Friday’s Fiberglass

I very seldom enter into a conversation about traditional roadsters that someone doesn’t mention the word “Fiberglass” as if it was a four letter word. I have owned several 32-34 Wescott roadsters and two phaetons without any negative comments about what the body was made of. This stigma has been around since the introduction of FG car bodies in the 70’s. Sure we would all love to have the original Henry sheet metal or a reproduction metal clone, but that may not be in our budgets. I have watched the demise of the FG market over the last several years since Brookville came out with their primo bodies. Wescott’s are about the same price $11-12K so most people go with the steel version. Builders will even steer you away from the FG models noting the declining market value of completed cars. I think the reasons are threefold: 1.) The market demand for hot rods (as we define them) in general is declining. 2.) The DMV is some states require significant documentation and permits to build a “Kit Car”. 3.) A preconceived notion by many enthusiasts that they wouldn’t invest their money and time in building a FG hot rod due to the declining market value.

While all of the above may be true, I would not let a nice FG roadster, priced “Right” get away from me – Gentleman, now is the time to buy your dream roadster. For example, if a well built FG car cost $125K to build in the 90’s and can be purchased for $35 – 40K, that is a sensation deal in my simple mind. Even if the market continues to decline you could lose another couple of thousand but you would surely get that much enjoyment out of the car during ownership. You think nothing of loosing 50% on your new car after three years but we all expect our Hot Rods to appreciate not depreciate. Those days are gone for ever due to rising cost of building a car in today’s economic climate. If you can live with people asking you, “Is the car fiberglass?” then by all means proceed to go – and collect your dream. Tell the inquiring mind that you choose FG to save having to bondo and entire steel body to make it paint ready as is done by most competent shops today. I look at a car without any concern what the body is made of but that is just me. To each their own as they say.

I finished the front chin, skimmed in bondo, and will paint it Screaming Yellow tomorrow. I love the bondo work and hate cleaning the garage afterwords but I guess that goes with FG repairs on steel parts.

Stay Tooned!

Lynn

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Don built this beauty which I always admired even before I knew it was FG. He has the eye for traditional cars better than most. Wescott body.

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He followed up with this perfect example of an early racer “Mines Field”. Again, setting a new standard for a FG car. Wescott body.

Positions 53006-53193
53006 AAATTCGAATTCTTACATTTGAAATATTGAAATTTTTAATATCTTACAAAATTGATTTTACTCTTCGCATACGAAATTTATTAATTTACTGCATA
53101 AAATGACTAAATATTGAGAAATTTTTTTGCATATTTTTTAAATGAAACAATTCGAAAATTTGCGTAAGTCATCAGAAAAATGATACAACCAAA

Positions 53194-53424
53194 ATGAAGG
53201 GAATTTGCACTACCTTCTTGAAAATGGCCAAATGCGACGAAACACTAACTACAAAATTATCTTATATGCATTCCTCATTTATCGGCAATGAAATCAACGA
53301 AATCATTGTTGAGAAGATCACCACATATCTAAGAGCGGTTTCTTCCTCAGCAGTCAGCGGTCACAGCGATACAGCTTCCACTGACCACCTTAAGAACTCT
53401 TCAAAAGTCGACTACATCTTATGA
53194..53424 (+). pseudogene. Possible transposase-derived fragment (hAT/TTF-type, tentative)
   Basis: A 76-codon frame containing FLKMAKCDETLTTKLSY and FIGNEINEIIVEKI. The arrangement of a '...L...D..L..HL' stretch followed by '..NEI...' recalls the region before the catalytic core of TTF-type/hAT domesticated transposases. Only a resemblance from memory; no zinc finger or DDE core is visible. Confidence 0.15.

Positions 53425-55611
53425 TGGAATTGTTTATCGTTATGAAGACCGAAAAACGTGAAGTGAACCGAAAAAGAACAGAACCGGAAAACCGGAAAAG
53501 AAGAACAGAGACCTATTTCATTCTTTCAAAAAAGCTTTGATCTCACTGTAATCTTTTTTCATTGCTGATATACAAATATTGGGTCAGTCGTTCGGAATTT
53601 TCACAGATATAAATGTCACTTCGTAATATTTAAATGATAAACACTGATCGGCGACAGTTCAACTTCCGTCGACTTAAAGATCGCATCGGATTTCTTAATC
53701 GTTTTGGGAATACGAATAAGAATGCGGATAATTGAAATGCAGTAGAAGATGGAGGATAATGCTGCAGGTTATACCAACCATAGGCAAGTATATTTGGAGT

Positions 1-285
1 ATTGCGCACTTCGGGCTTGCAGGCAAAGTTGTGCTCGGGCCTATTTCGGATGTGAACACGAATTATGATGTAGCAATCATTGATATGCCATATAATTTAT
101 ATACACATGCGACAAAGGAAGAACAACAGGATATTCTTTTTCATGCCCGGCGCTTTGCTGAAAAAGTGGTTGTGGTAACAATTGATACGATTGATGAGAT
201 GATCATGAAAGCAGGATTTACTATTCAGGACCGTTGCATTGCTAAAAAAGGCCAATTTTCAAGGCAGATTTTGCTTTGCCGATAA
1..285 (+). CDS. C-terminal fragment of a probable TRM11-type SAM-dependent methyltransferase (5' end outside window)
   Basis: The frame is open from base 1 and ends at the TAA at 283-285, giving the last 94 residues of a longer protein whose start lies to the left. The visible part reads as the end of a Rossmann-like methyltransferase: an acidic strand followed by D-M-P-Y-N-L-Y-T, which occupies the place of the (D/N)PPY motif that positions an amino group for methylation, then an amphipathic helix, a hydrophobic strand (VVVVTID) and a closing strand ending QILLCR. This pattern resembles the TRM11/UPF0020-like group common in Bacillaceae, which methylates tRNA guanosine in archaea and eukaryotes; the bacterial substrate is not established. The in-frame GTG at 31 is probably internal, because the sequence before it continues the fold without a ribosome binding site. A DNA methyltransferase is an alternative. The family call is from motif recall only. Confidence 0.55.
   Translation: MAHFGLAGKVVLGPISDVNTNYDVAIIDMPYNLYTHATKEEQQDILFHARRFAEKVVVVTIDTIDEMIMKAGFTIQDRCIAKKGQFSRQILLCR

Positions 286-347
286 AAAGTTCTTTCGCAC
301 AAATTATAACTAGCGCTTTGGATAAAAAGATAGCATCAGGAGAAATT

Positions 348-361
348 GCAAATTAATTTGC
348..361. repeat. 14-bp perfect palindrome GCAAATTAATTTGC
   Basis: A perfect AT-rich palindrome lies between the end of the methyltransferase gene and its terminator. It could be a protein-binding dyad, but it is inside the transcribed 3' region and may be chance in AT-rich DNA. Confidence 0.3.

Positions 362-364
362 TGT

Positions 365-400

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SO-CAL employee, Mick Jenkins, built this 34 roadster and it was a winner from day one. GMT did a lot of work on this one. Deuce Customs body. NZ

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Home builder, Gearhead Bill, built this Wescott roadster with a perfect top and drove the wheels off of it to the LARS. Wescott body.

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Gary, built this beauty in the early 80’s and was a hit everywhere he drove the car. He still owns it and it looks as good as it did in the 80’s. Wescott body.

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He also had a hand in building this beauty that Tom now owns. What a stunning example of a nice 33 Ford roadster. Gibbons body.

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Roy also builds FG cars with the same high quality he is known for. I always liked this car and tried to purchase but was a little short on my offer. Wescott body.

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Terry finished my dream roadster and the new owner is enjoying his version all over LA. Wescott body.

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Barry Lobeck built a lot of FG cars during his career. This is his second roadster. Wescott Body.

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He also built some Ridler contenders out of FG. Downs body.

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Small picture but big car and a winner in the 90’s – built by Barry. Wescott body.

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Adams Rod Shop in Georgia is the current leader in building FG cars that have the look. I don’t know whose body they use.

 Fiberglass Friday!

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A Top 75 pick was Pete’s Limefire.  This beautiful roadster was a 90 day wonder featured in Hot Rod and the start of Pete’s successful career an eventual president of SO-CAL Speed Shops. Wescott body.

Comments 3

  1. I have so much fun in my glass car. I agree with all your points. Would I rather have steel? Of course. But I’m happy to have what I have and I will keep it regardless of the depreciation. It’s all good to me.

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